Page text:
Parkland Students to Speak at Harvard Kennedy School
Emma Gonzalez, David Hogg, Cameron Kasky, and others from Marjory Stoneman Douglas High School will participate in a conversation about the gun-control debate.
Six student-activists from Marjory Stoneman Douglas High School will participate in a moderated conversation at the Institute of Politics at Harvard Kennedy School of Government on March 20.
Emma Gonzalez, David Hogg, Cameron Kasky, Ryan Deitsch, Matt Deitsch, and Alex Wind will join a discussion called “#NEVERAGAIN: How Parkland Students are Changing the Conversation on Guns,” according to event details. The students have galvanized gun-reform advocates around the country in the wake of the February 14 massacre in Parkland, Florida, that left 17 members of their school community dead.
The conversation will be moderated by Meighan Stone, a senior fellow in the Women and Foreign Policy program at the Council on Foreign Relations.
The survivors of the Parkland shooting have pushed gun control to the center of the national conversation, leveraging social and traditional media to amplify their calls for safer schools and changes to firearm policy. Since the massacre, several businesses have cut ties with the National Rifle Association, Florida passed a stricter gun law, and thousands of young people have added their voices to the debate. On Wednesday, the one-month anniversary of the shooting, students in Massachusetts and across the country walked out of class to honor the Parkland victims and to pressure lawmakers to pass gun-reform laws. According to Women’s March Youth Empower, which organized the event, more than 3,100 walkouts were planned around the world.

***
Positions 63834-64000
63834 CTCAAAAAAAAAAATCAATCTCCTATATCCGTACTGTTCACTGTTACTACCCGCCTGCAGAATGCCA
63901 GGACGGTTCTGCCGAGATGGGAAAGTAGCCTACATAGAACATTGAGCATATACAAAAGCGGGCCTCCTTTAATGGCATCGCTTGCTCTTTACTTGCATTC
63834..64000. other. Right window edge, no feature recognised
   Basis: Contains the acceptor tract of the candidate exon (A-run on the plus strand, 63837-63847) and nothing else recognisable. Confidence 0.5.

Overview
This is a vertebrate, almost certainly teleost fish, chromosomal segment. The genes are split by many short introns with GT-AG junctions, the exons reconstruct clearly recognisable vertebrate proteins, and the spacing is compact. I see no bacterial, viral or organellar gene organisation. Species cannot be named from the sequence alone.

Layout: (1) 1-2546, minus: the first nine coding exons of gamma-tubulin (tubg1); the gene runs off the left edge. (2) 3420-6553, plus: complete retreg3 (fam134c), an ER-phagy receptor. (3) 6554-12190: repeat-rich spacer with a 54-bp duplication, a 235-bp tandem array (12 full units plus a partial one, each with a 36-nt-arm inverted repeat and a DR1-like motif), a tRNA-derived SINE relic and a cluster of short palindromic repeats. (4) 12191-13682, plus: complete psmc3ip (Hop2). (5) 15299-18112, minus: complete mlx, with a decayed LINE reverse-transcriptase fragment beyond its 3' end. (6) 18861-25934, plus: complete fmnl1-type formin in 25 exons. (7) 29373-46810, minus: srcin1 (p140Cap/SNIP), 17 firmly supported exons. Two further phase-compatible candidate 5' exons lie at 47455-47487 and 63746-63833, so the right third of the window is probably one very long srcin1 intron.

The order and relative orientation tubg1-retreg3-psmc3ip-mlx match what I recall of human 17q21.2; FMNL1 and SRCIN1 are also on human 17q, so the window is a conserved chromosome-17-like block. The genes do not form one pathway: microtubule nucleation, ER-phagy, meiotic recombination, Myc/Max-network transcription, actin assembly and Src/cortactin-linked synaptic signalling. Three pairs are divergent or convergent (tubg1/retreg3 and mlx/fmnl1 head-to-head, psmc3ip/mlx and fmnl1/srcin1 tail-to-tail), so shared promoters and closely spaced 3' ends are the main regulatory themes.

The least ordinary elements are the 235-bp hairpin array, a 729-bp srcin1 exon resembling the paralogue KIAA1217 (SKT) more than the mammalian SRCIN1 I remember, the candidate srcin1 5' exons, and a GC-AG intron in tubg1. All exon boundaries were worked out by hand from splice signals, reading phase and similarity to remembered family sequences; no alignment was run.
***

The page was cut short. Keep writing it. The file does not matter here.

Dustin Chiang, the president of the Institute of Politics’ Student Advisory Committee, said in a statement to the Boston Globe that the institute is “looking forward” to hosting the students, who have “rapidly organized a nationwide movement and are currently at the center of our country’s political discourse.”
A previous version of this story misidentified Harvard Kennedy School as a school of business. It is a school of government. We regret the error.